New Bills Introduced To Protect Email Privacy

Recently, U.S. lawmakers introduced two bills that would have a huge impact on the country’s law regarding electronic privacy. The Bills call for law enforcement agencies to apply for court-ordered warrants if they want to inspect web or cloud-based data for more than six months. The acts that lawmakers would like to get approved are called, the Law Enforcement Access to Data Stored Abroad act (LEADS Act), and the Electronic Communications Privacy Amendments Act.

Currently, the Electronic Communications Privacy Act has been in existence for the last 29 years, and it does not require for law enforcement agencies to ask permission to access data more than six months old. In other words, the federal government can read any of your emails, without a warrant, if they are more than six months old. Interestingly, the the law was enacted in 1986, a time when much of the U.S. public (and world) didn?t have email addresses to their name.

Republican rep, Kevin Yoder believes that, ?The government is essentially using an arcane loophole to breach the privacy rights of Americans? They couldn?t kick down your door and seize the documents on your desk, but they could send a request to Google and ask for all the documents that are in your Gmail account. And I don?t think Americans believe that the Constitution ends with the invention of the internet.?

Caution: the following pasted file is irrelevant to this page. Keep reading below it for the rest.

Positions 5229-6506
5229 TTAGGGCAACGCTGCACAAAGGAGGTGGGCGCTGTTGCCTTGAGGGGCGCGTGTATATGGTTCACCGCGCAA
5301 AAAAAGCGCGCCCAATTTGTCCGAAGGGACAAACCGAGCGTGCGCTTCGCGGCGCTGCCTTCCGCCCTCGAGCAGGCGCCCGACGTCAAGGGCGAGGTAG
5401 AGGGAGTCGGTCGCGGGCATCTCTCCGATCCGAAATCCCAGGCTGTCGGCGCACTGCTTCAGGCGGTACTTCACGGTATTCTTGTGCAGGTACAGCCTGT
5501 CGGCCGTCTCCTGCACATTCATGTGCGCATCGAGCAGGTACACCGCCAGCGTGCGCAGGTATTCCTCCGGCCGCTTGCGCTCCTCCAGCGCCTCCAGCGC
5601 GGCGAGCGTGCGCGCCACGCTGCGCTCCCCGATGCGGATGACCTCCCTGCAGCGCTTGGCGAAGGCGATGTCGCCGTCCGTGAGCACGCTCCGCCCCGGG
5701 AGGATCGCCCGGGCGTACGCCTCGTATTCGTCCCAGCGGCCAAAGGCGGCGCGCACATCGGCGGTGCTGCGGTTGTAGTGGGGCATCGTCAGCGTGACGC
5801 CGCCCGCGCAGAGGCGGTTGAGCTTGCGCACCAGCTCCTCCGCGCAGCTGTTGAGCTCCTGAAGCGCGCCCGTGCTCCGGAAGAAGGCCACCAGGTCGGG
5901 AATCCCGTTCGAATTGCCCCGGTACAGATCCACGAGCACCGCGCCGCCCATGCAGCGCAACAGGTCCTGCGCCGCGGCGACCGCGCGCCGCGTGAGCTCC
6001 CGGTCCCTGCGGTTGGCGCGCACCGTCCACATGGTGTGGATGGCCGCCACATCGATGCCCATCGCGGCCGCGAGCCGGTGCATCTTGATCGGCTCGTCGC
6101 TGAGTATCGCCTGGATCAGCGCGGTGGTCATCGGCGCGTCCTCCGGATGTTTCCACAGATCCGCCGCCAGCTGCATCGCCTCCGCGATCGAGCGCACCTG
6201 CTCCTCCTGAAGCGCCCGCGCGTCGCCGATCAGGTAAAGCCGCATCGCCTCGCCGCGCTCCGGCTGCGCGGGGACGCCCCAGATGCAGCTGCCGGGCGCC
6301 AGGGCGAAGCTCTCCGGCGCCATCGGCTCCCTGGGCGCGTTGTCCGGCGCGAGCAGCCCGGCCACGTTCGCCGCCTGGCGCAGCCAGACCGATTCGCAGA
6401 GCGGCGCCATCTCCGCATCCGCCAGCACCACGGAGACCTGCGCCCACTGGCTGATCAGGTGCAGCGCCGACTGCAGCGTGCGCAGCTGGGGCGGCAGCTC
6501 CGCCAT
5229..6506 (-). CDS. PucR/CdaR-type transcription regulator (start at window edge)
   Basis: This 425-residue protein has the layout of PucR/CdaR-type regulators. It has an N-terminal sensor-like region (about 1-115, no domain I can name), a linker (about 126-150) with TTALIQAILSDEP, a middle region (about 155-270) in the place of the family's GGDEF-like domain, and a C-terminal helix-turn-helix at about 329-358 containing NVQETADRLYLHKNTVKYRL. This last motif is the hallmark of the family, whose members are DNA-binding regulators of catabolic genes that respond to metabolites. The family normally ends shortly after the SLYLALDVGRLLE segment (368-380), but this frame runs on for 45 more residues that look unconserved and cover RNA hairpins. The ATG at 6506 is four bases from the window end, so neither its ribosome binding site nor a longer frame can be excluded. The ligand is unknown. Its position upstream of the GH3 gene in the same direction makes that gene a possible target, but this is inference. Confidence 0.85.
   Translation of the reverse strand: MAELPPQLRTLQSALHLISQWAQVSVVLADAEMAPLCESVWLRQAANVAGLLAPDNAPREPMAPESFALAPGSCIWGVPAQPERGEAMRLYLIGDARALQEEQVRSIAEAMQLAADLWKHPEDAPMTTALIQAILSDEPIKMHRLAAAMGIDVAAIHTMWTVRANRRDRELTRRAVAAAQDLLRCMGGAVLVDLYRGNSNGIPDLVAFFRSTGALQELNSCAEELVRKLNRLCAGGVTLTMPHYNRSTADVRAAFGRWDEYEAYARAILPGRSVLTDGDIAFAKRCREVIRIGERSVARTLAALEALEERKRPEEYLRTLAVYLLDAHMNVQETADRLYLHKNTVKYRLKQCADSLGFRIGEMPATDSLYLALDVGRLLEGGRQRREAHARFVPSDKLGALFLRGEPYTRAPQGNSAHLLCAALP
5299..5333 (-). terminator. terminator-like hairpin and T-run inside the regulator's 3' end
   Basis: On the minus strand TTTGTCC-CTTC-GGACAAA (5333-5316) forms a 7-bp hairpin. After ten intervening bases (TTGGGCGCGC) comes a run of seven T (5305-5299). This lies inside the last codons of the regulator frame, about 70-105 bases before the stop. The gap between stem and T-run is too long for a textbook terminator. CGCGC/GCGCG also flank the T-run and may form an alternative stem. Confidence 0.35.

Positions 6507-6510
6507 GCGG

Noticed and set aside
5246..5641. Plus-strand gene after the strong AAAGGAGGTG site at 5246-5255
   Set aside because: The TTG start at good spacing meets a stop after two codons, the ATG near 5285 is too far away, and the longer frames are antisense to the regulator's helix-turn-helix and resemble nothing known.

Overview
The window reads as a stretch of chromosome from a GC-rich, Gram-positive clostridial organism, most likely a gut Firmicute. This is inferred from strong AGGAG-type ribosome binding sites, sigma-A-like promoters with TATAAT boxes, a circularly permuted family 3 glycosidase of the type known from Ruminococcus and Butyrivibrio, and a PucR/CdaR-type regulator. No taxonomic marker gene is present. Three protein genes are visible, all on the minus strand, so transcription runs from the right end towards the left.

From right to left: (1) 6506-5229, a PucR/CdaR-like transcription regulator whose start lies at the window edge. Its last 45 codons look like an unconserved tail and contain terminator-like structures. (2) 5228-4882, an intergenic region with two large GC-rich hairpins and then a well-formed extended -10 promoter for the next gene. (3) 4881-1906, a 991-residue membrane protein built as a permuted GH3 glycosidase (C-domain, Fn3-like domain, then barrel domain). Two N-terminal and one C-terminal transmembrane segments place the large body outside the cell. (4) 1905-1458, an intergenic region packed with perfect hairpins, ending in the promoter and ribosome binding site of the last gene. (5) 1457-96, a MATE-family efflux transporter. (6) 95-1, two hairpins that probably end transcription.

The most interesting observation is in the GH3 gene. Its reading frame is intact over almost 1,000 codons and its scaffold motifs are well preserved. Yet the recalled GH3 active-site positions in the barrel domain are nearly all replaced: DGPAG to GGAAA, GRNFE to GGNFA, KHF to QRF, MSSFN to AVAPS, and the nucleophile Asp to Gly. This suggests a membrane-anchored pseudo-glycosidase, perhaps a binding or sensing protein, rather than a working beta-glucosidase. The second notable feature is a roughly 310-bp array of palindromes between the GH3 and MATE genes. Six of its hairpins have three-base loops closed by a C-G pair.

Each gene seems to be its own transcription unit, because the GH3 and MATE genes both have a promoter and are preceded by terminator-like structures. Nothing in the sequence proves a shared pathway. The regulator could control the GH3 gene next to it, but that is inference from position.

Momentum for the bill to pass is increasing, especially since the revelations that the National Security Agency had been spying on Americans for the better part of the last decade and a half. A couple months back we wrote an article about how tech giants are doing their best to protect user data, so it comes as no surprise that Google, Facebook, Apple and Twitter are all lobbying for the bill to pass too. (That said, the two bills do not protect metadata, like customer names, locations etc).

Regarding the momentum that the bill has, Yoder added that, ?When I discuss this with constituents at home, they’re frankly stunned to know that in this day and age government still believes they can sift through and spy on Americans? email correspondence without any sort of due process? I would say many members of Congress were not aware of this and are becoming aware and the momentum is growing? I don?t know that any bill has as many co-sponsors, so it may be one of the fastest bills out of the gate in the new congress.?